Cover

A LOYAL LIEUTENANT AND MORE

Chrétien has done many things—including an interview in a bathtub

ROBERT SHEPPARD September 2 2002
Cover

A LOYAL LIEUTENANT AND MORE

Chrétien has done many things—including an interview in a bathtub

ROBERT SHEPPARD September 2 2002

A LOYAL LIEUTENANT AND MORE

Cover

Chrétien has done many things—including an interview in a bathtub

ROBERT SHEPPARD

THE CHRETIEN LEGACY, it sifts through the fingers like silt. Rich silt, mind you, the stuff that real things grow in. But there is not a lot to get your hand around. There is no grand triumph to point to, like free trade for Brian Mulroney, or the patriation of the Constitution for Pierre Trudeau. Though for the latter, Jean Chrétien can share the glory. As Trudeau’s justice minister, he was the one who shouted himself hoarse in defence of Canada in the 1980 Quebec referendum; who nurtured the fledgling Charter of Rights through its many parliamentary incarnations; and who, in the steamy hours of constitutional deal-making, wielded every political muscle he had to haul that stone sled to its destination.

Summing up Chrétien’s career before his turn at the prime ministerial wheel is the easy part. He was the loyal lieutenant, the one who took on all the hard jobs: Indian affairs in the early years when the Trudeau government had ambitious plans to right a long history of wrongs; the constitutional file in 1980 when it needed a jolt of blue-collar passion; the National Energy Program, when the Liberals finally realized it needed to be dismantled. Chrétien was also the country’s first French-Canadian minister of finance in 1977. A remarkable achievement, though he was brought low when Trudeau humiliated him by imposing, on network TV, a national program of government cutbacks without telling him in advance.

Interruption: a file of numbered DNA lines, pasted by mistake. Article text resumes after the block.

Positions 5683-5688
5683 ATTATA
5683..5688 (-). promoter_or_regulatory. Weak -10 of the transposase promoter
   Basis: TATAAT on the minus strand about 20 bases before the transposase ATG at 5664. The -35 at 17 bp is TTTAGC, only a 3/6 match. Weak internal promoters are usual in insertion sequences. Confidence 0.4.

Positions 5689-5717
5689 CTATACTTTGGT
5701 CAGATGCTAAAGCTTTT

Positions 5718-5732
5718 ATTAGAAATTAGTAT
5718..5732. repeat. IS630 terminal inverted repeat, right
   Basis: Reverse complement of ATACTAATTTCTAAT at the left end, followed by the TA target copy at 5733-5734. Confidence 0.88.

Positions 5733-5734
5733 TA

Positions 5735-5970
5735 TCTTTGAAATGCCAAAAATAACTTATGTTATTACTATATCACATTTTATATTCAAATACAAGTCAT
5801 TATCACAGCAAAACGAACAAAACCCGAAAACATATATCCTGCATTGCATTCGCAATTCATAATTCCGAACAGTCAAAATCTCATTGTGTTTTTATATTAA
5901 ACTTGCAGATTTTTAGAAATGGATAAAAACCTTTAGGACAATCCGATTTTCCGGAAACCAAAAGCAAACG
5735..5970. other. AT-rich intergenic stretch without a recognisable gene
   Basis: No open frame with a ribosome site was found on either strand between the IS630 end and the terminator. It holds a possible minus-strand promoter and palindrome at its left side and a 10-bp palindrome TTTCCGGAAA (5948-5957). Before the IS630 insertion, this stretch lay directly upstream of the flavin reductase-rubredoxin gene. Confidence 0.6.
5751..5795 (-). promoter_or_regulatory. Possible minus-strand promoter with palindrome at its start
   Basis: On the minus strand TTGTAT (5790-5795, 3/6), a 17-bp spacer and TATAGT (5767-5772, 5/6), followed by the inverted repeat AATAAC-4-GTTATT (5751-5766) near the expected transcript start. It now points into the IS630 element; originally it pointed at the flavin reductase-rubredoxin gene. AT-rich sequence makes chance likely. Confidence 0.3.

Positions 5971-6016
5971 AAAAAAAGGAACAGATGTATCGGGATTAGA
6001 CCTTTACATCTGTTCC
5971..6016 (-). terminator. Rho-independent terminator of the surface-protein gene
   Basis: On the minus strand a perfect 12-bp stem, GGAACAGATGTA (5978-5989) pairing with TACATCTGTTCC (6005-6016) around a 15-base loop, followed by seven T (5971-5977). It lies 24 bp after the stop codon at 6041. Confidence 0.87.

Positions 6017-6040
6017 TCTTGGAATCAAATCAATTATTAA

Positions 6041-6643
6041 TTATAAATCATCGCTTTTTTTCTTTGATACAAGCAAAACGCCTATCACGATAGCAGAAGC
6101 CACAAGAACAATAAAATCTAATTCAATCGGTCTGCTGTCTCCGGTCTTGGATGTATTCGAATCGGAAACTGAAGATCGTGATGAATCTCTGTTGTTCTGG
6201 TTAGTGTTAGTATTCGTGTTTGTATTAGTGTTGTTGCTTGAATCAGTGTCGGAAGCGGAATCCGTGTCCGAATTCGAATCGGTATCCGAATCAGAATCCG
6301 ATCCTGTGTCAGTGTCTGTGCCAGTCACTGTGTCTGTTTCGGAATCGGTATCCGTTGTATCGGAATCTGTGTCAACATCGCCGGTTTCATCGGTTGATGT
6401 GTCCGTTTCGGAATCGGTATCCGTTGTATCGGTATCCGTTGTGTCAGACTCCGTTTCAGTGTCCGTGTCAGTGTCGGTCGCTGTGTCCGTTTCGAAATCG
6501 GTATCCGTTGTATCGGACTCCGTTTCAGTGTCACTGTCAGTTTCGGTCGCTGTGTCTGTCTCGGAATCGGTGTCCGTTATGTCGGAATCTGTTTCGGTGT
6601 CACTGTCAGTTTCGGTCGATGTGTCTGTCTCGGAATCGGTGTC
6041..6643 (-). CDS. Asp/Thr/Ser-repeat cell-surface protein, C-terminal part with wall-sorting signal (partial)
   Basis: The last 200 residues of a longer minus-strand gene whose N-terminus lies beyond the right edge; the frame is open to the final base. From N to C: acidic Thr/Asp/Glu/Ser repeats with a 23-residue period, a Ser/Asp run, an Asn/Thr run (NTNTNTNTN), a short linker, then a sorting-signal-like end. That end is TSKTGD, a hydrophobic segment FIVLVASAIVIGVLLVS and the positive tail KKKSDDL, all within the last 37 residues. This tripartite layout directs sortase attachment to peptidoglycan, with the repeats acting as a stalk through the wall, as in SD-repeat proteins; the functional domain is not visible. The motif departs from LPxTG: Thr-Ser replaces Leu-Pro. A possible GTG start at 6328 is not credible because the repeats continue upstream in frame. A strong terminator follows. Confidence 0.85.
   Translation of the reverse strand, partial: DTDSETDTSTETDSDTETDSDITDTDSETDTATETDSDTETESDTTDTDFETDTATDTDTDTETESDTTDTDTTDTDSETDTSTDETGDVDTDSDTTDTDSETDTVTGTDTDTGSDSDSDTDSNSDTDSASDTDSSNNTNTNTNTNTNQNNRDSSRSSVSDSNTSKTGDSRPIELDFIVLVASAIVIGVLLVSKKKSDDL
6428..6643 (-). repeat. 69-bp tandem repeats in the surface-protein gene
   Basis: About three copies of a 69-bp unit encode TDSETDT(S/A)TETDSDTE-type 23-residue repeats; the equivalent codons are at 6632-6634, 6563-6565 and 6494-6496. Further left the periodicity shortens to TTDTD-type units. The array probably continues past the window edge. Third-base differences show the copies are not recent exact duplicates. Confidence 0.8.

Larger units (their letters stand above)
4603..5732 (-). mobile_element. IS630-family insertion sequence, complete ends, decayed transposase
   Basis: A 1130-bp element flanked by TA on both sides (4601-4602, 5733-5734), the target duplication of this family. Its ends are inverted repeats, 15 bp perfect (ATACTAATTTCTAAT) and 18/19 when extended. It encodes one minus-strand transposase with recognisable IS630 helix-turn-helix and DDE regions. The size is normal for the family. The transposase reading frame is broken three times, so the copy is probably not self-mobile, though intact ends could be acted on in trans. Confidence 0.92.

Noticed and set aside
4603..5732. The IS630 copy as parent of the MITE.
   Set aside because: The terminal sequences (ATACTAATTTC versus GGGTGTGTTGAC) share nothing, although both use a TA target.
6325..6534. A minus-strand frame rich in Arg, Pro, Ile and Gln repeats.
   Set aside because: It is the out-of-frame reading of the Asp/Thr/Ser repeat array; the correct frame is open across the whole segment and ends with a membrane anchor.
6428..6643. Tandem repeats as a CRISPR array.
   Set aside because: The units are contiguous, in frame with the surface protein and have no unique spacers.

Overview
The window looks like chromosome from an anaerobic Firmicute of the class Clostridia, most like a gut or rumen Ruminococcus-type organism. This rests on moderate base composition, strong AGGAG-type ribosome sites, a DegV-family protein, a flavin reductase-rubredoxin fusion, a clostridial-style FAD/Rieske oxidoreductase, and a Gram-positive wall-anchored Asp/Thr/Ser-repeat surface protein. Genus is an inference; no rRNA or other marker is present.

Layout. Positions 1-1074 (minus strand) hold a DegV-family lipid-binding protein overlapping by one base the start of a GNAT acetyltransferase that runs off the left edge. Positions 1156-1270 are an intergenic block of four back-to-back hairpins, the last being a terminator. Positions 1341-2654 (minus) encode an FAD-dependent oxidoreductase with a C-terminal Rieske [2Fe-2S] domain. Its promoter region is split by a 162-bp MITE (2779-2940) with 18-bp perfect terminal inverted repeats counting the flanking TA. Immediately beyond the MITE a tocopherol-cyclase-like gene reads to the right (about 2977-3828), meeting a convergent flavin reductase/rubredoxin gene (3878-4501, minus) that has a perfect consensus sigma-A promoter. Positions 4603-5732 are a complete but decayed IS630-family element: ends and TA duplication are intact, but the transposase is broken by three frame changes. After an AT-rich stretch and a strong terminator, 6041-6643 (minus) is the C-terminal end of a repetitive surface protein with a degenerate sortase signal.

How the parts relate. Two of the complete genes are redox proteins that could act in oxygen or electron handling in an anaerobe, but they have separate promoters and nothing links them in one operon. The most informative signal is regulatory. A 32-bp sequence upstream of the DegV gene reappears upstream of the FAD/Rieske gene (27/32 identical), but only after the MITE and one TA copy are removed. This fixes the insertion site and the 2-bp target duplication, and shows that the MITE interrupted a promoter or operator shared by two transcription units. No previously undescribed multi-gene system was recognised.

A climber, no question. A street-fighter, too, but a happy warrior for the most part. Except for Quebec separatists, with whom he’d brook no truck nor trade, he could attack an opponent—Joe Clark comes to mind—in Parliament one day, then introduce him handsomely at a bipartisan rally a few weeks later with just the barest twinkle of irony in his eye.

The Chrétien legacy? The charitable will remember him as the very prototype of the apprentice prime minister. The politician from smallville Quebec who, for

nearly 30 years, learned his craft at the feet of far more worldly practitioners—Mike Pearson, Pierre Trudeau. And then when his chance came, surpassing expectations by taming, with Paul Martin’s stern help, the mountainous deficit that had bedevilled his predecessors; riding out the storm, just barely, of Quebec separatism; and, for the most part, settling a boring if relieved quietude on a land that had grown tired of government tumult.

A confession here. I’m inclined to be charitable. Chrétien was the only politician I ever interviewed in his bathtub.

That was in April, 1980, about three weeks before the first Quebec referendum on sovereignty. I was a 28-year-old, Ottawa-based reporter for the Globe and Mail. He was the 46-year-old minister of justice, tasked with coordinating Ottawa’s referendum forces. It was an ideal job for someone with leadership aspirations—he had his finger on all the Quebec patronage plums, and an open door to every Liberal organizer in the province. But it was one he had uncharacteristically tried to avoid. This was his third election-style campaign in less than a year: the 1979 Liberal defeat to Joe Clark, the 1980 Trudeau restoration and now this, René Lévesque’s challenge. He was starting to weary. But there was another reason for his reluctance, something he wouldn’t admit to until a few years later. “I was afraid of not succeeding,” he told me when the patriation battle was all but done. “And I hate to fail.”